Mar 24, 2022 - Sale 2598

Sale 2598 - Lot 180

Price Realized: $ 16,250
?Final Price Realized includes Buyer’s Premium added to Hammer Price
Estimate: $ 2,000 - $ 3,000
(CIVIL RIGHTS.) J. Edgar Hoover. Letter defending the FBI's civil rights record in the wake of the Emmett Till lynching. Letter Signed as director of the Federal Bureau of Investigation to Thurgood Marshall. 3 typed pages, 10 1/2 x 7 3/4 inches; mailing folds, two punch holes in upper margins, inked date stamp. Washington, 30 September 1955

Additional Details

This letter was written in the context of the Emmett Till lynching, which had just taken place on 28 August. On 25 September, civil rights leader Theodore Roosevelt Mason Howard addressed a meeting of the Baltimore NAACP regarding the lynching and other recent killings, wondering why "Southern investigators of the FBI can't seem to solve a crime where a Negro is involved," and demanding that national leaders including "J. Edgar Hoover himself" be called to account for these failings in a public forum.

This inspired Hoover to write to Thurgood Marshall, who was then the head of the NAACP Legal Defense and Educational Fund, "to set the record straight." Hoover and Marshall had a well-known working relationship which approached something like a friendship.

Hoover's reputation for intimidation and anti-Communist paranoia is not on display in this letter. Instead, Hoover explains the chain of command between his FBI and the Department of Justice, notes that he had no jurisdiction in the Till case, and describes at length two recent cases where the FBI succeeded in bringing Ku Klux Klan chapters to trial. He also implies credit for a dramatic reduction in lynchings over the past decade from 65 to 16, and notes that the nation had seen no lynchings in 1952, 1953, or 1954. He asks Marshall, given his greater understanding of the FBI's role in these investigations, to issue a public correction on behalf of the NAACP to Howard's anti-FBI charges.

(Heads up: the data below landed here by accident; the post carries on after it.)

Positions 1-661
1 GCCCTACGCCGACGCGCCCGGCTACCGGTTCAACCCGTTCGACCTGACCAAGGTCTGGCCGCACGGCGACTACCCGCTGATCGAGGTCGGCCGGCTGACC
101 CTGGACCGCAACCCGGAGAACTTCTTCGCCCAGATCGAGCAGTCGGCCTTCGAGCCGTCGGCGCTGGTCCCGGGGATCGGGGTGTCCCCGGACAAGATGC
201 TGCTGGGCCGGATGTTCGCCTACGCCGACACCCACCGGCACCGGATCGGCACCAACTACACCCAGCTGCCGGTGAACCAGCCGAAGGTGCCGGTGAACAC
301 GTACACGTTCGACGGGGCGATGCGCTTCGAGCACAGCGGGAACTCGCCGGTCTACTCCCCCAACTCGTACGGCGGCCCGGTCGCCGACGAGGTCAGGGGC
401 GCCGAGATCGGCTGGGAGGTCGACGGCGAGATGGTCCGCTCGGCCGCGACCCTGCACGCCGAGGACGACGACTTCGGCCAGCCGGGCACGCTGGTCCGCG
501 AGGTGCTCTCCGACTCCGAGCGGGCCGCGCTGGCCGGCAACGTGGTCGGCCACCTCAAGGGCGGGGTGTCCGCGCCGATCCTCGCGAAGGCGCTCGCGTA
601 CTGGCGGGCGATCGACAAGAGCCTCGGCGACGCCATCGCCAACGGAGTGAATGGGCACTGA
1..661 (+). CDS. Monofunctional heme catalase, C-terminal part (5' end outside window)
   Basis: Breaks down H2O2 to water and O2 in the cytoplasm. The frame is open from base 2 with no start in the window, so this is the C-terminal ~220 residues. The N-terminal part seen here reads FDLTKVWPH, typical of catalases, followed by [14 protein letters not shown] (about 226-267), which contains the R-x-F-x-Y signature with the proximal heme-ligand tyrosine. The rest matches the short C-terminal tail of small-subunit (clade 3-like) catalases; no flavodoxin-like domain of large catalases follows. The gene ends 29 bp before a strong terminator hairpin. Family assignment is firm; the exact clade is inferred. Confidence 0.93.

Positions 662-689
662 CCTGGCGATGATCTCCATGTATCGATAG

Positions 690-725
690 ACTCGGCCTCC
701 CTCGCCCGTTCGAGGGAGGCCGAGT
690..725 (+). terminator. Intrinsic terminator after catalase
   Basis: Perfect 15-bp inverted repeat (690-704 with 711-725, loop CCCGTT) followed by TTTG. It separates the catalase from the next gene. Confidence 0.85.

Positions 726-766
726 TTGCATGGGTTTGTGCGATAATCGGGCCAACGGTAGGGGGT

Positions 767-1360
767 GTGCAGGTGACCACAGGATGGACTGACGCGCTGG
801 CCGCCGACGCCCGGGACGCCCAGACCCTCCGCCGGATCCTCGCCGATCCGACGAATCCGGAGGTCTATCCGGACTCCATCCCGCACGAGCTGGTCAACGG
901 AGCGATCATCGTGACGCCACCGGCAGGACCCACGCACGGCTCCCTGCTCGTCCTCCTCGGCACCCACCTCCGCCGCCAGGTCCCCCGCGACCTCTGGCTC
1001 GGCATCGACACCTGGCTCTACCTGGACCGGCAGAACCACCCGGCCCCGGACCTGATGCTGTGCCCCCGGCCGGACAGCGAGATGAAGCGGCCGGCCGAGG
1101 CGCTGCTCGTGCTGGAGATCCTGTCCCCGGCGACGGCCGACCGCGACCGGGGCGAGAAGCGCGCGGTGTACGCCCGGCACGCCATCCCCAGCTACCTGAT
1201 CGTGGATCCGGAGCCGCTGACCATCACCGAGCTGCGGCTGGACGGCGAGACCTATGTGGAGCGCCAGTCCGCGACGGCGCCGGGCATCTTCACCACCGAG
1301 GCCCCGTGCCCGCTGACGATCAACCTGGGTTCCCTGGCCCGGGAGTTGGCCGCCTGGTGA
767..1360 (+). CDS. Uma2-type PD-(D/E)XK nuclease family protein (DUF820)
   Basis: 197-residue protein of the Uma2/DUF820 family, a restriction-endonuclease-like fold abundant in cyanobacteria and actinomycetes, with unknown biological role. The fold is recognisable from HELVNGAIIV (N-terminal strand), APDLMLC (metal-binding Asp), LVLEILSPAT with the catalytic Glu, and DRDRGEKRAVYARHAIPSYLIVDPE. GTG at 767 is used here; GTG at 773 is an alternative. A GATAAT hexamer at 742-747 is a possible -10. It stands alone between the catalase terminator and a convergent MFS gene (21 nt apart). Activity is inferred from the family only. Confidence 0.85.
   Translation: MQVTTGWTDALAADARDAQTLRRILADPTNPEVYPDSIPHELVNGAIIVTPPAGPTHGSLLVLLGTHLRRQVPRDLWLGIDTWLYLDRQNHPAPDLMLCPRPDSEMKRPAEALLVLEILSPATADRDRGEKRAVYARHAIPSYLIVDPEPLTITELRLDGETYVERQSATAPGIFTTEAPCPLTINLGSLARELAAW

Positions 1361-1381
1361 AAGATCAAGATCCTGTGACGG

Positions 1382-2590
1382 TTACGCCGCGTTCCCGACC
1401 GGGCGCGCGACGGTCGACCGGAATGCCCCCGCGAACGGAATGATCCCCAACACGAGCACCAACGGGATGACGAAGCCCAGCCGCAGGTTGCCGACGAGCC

Accompanying this letter is a 24 September 2004 letter by Jack Greenberg, who worked under Marshall with the Legal Defense Fund, and later succeeded him as its head. In Greenberg's analysis of Hoover's letter, he recounts several of the prominent cases of that period including the Till case, and adds that "the civil rights community . . . believed that the U.S. Department of Justice, as well as the FBI, was doing hardly anything to put an end to that violence." Greenberg appended photocopies of 3 related Hoover letters at the Library of Congress dated 6 September, 13 September, and 11 October 1955. Writing to a White House official, Hoover dropped his veneer of gentle persuasion and reported his findings that the Emmett Till protests were a Communist plot to create unrest. Greenberg points out Hoover's "unintentionally comic references to the Marcus Garvey 'Back-to-Africa' movement that could have no conceivable relevance to any of the events and issues of the mid-twentieth century." Provenance: Greenberg's adopted son William Cole, who discusses it in his book "A Jack Greenberg Lexicon," pages 108-9.